iu(x)= ( 2 | x | 2 + ( x n + 1 ) 2 ) n 2 2 u ( 2 x | x | 2 + ( x n + 1 ) 2 , | x | 2 + x n 1 | x | 2 + ( x n + 1 ) 2 ) ,

where x =( x 1 ,, x n 1 ). In particular, we can check that the following relations hold true for every u H 1 ( B n ):

B n | u | 2 + n 2 2 S n 1 u 2 = R + n | i u | 2 and S n 1 | u | 2 ( n 1 ) n 2 = R + n | i u | 2 ( n 1 ) n 2 .

In the sequel, we identify the function H and its composition with the stereographic projection π q . We also identify a point x of B n and its image by π q . These facts will be assumed as understood in the sequel.

For a R + n and λ>0, we define the function

δ ( a , λ ) (x)= c ¯ λ n 2 2 ( ( 1 + λ x n ) 2 + λ 2 | x a | 2 ) n 2 2 ,

where x R + n , and c ¯ is chosen such that δ a , λ satisfies the following equation:

{ Δ u = 0 and u > 0 in  R + n , u x n = u n n 2 on  R + n .
(2.1)

Set

δ ˜ a , λ = i 1 ( δ ( a , λ ) ).
(2.2)

For ε>0, p N , let us define

V(p,ε)={ u Σ s.t.  a 1 , , a p S n 1 , α 1 , , α p > 0 , λ 1 , , λ p > ε 1  with  u i = 1 p α i δ ˜ ( a i , λ i ) < ε , ε i j < ε i j , and  | α i 2 n 2 H ( a i ) α j 2 n 2 H ( a j ) 1 | < ε i , j = 1 , , p ,

where

ε i j = ( λ i λ j + λ j λ i + λ i λ j | a i a j | 2 ) 2 n 2 .

For w, a solution of (1.1), we also define V(p,ε,w) as

V(p,ε,w)= { u Σ / α 0 > 0  s.t.  u α 0 w V ( p , ε )  and  | α 0 J ( u ) n 1 2 1 | < ε } .

If u is a function in V(p,ε,w), one can find an optimal representation following the ideas introduced in Proposition 5.2 of [25] (see also pp.348-350 of [26]). Namely we have the following proposition.

Proposition 2.1 For any p N , there is ε p >0 such that if ε ε p and uV(p,ε,w), then the minimization problem

min α i > 0 , λ i > 0 , a i S n 1 , h T w ( W u ( w ) ) u i = 1 p α i δ ˜ ( a i , λ i ) α 0 ( w + h ) ,

has a unique solution (α,λ,a,h), up to a permutation.

In particular, we can write u as follows:

u= i = 1 p α i δ ˜ ( a i , λ i ) + α 0 (w+h)+v,

where v belongs to H 1 ( B n ) T w ( W s (w)) and it satisfies ( V 0 ), T w ( W u (w)) and T w ( W s (w)) are the tangent spaces at w of the unstable and stable manifolds of w for a decreasing pseudo-gradient of J and ( V 0 ) is the following:

( V 0 ):{ v , ψ = 0 for  ψ { δ ˜ i , δ ˜ i λ i , δ ˜ i a i , i = 1 , , p } , v , w = 0 , v , h = 0 for all  h T w W u ( w ) .

Here, δ ˜ i = δ ˜ ( a i , λ i ) and , denotes the scalar product defined on H 1 ( B n ) by

u,v= B n uvd v g 0 + n 2 2 S n 1 uvd σ g 0 .

Notice that Proposition 2.1 is also true if we take w=0, and therefore, h=0 and u in V(p,ε).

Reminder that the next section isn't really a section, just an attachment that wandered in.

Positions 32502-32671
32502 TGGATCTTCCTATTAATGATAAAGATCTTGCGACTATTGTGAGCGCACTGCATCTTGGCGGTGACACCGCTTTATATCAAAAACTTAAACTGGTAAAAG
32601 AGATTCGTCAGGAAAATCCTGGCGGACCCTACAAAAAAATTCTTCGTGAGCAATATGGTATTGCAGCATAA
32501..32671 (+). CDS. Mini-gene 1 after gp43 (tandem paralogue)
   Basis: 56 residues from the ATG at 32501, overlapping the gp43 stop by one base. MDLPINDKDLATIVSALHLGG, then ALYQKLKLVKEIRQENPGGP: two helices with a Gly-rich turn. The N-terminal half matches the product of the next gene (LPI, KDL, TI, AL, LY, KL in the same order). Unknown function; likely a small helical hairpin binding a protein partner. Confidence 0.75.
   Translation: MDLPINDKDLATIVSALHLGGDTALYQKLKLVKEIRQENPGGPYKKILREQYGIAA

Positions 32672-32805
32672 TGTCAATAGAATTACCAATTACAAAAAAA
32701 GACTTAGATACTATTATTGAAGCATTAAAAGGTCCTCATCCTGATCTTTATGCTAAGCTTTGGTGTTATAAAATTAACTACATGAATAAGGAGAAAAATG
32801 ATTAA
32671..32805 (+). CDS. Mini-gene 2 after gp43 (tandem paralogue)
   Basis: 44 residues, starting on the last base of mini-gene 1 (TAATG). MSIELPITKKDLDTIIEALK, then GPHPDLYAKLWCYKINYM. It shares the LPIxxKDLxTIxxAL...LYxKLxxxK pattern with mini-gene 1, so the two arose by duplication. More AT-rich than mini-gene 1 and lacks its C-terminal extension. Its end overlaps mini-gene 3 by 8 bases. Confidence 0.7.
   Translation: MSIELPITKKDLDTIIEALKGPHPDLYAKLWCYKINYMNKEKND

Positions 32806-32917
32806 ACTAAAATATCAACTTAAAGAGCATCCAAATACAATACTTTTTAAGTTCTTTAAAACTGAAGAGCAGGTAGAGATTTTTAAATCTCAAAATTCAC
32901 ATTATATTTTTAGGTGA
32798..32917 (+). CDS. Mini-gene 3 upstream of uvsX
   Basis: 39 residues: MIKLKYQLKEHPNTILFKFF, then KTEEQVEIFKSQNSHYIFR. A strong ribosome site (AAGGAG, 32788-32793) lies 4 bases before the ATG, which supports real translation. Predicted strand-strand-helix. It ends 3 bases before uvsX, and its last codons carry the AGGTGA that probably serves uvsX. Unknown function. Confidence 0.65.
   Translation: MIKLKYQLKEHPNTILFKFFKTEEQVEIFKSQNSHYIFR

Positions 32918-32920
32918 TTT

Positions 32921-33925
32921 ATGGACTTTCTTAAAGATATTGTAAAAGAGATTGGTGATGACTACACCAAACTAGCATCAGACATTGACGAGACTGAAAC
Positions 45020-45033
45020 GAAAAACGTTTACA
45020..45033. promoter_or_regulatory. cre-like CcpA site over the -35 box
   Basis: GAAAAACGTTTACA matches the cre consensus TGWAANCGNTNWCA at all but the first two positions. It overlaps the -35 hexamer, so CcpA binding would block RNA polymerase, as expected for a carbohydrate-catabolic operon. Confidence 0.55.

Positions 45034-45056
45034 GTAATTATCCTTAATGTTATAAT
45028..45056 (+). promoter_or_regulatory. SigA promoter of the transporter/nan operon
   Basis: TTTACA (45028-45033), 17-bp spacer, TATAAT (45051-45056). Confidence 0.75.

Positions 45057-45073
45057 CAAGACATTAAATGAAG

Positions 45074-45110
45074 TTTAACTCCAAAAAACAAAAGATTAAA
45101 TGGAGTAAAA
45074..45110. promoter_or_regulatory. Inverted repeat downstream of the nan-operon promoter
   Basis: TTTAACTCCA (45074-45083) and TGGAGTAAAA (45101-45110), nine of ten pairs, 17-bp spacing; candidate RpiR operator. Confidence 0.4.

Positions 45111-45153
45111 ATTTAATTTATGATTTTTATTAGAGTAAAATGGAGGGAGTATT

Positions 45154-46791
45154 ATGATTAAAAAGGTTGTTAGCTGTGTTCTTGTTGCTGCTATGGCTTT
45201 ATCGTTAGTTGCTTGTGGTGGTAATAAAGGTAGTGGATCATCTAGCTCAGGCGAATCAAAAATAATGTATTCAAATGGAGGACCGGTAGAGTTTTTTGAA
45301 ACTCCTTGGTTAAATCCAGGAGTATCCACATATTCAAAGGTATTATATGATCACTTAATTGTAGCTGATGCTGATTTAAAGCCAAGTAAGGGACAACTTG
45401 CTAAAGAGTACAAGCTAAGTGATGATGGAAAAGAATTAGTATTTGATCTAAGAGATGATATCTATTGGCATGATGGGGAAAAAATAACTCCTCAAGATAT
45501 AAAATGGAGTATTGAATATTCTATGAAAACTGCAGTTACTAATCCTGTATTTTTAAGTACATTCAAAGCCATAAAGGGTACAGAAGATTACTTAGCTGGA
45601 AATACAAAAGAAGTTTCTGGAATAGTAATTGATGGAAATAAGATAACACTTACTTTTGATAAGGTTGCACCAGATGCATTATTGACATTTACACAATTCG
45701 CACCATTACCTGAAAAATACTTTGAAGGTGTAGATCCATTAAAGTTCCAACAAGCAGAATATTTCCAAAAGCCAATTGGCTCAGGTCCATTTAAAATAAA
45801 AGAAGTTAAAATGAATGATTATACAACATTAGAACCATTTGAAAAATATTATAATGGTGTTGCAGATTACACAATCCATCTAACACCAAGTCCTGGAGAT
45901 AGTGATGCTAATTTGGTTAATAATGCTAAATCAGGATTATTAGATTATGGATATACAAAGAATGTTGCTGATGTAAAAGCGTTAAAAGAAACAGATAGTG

The failure of the Palais-Smale condition can be characterized taking into account the uniqueness result of Li and Zhu [27]. Following the ideas introduced in [20], we have the following proposition.

Proposition 2.2 Let ( u k ) be a sequence in Σ + such that J( u k ) is bounded and J( u k ) goes to zero. Then there exist an integer p N , a sequence ( ε K )>0, ε k tends to zero, and an extracted subsequence of u k ’s, again denoted by ( u k ), such that u k V(p, ε k ,w), where w is zero or a solution of (1.1).

Now, arguing as in [26] (pp.326, 327 and 334), we have the following Morse lemma which completely gets rid of the v-contributions and shows that it can be neglected with respect to the concentration phenomenon.

Proposition 2.3 There is a C 1 -map which to each ( α i , a i , λ i ,h) such that i = 1 p α i δ ˜ ( a i , λ i ) + α 0 (w+h) belongs to V(p,ε,w) associates v ¯ = v ¯ (α,a,λ,h) such that v ¯ is unique and satisfies

J ( i = 1 p α i δ ˜ ( a i , λ i ) + α 0 ( w + h ) + v ¯ ) = min v ( V 0 ) { J ( i = 1 p α i δ ˜ ( a i , λ i ) + α 0 ( w + h ) + v ) } .

Moreover, there exists a change of variables v v ¯ V such that

J ( i = 1 p α i δ ˜ ( a i , λ i ) + α 0 ( w + h ) + v ) =J ( i = 1 p α i δ ˜ ( a i , λ i ) + α 0 ( w + h ) + v ¯ ) + V 2 .

We notice that in the V variable we define a pseudo-gradient by setting

V s =μV,

where μ is a very large constant. Then at s=1, V(s)= e μ s V(0) is very small, as we wish. This shows that in order to define our deformation, we can work as if V was zero. The deformation extends immediately with the same properties to a neighborhood of zero in the V variable.